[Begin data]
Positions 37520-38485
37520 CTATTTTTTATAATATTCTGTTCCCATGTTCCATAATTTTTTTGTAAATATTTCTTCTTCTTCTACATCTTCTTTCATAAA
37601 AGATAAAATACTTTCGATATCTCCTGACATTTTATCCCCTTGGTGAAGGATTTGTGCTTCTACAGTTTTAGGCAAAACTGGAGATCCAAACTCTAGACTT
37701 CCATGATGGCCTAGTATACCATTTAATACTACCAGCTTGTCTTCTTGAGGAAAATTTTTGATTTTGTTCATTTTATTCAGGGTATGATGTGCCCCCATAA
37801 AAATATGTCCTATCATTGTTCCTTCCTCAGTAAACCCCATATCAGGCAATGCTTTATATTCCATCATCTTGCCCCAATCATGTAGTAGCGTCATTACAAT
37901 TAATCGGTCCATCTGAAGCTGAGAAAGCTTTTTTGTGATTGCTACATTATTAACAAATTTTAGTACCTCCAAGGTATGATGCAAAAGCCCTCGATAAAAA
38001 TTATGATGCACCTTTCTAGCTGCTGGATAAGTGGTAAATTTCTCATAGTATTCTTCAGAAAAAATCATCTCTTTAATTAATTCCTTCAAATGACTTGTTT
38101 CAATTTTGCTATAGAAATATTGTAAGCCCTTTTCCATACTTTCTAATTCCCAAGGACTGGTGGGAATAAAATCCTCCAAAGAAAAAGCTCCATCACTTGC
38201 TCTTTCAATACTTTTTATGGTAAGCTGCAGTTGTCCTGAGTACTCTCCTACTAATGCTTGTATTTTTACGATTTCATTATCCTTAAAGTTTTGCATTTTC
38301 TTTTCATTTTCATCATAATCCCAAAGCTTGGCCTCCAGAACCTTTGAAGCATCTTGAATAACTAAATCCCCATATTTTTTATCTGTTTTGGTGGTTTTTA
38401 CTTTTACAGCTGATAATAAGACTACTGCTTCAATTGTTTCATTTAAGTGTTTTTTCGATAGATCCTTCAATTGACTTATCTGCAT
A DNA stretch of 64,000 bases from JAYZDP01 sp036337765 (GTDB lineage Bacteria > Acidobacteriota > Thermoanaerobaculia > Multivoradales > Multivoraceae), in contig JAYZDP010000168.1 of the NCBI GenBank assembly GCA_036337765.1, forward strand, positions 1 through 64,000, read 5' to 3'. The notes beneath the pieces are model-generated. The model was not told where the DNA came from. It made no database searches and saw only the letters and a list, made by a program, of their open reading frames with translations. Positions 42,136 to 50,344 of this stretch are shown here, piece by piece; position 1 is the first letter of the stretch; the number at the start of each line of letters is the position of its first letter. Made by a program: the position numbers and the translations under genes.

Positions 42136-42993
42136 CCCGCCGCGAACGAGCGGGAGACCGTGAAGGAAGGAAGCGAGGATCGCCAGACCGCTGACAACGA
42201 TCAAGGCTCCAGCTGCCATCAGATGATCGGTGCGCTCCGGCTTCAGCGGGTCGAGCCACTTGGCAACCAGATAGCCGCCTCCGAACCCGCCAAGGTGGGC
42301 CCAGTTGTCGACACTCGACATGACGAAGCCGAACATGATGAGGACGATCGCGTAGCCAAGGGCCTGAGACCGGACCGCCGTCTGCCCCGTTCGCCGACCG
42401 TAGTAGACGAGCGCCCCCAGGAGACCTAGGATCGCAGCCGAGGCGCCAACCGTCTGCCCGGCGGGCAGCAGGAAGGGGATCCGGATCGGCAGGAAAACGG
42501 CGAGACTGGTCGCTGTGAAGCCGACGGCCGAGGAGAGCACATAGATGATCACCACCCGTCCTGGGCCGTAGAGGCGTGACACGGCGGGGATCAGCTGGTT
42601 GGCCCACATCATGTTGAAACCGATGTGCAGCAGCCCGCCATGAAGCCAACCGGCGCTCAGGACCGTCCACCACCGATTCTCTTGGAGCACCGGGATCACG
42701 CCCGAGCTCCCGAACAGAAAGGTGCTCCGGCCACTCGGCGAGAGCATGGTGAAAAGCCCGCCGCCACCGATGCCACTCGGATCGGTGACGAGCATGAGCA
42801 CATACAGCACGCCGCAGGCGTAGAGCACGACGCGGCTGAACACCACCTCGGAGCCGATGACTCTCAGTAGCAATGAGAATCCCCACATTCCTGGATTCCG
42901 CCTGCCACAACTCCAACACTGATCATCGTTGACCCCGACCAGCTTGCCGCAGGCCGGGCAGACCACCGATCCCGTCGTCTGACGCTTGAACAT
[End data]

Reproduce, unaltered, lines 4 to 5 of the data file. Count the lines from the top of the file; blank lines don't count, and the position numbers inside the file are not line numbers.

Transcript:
37701 CCATGATGGCCTAGTATACCATTTAATACTACCAGCTTGTCTTCTTGAGGAAAATTTTTGATTTTGTTCATTTTATTCAGGGTATGATGTGCCCCCATAA
37801 AAATATGTCCTATCATTGTTCCTTCCTCAGTAAACCCCATATCAGGCAATGCTTTATATTCCATCATCTTGCCCCAATCATGTAGTAGCGTCATTACAAT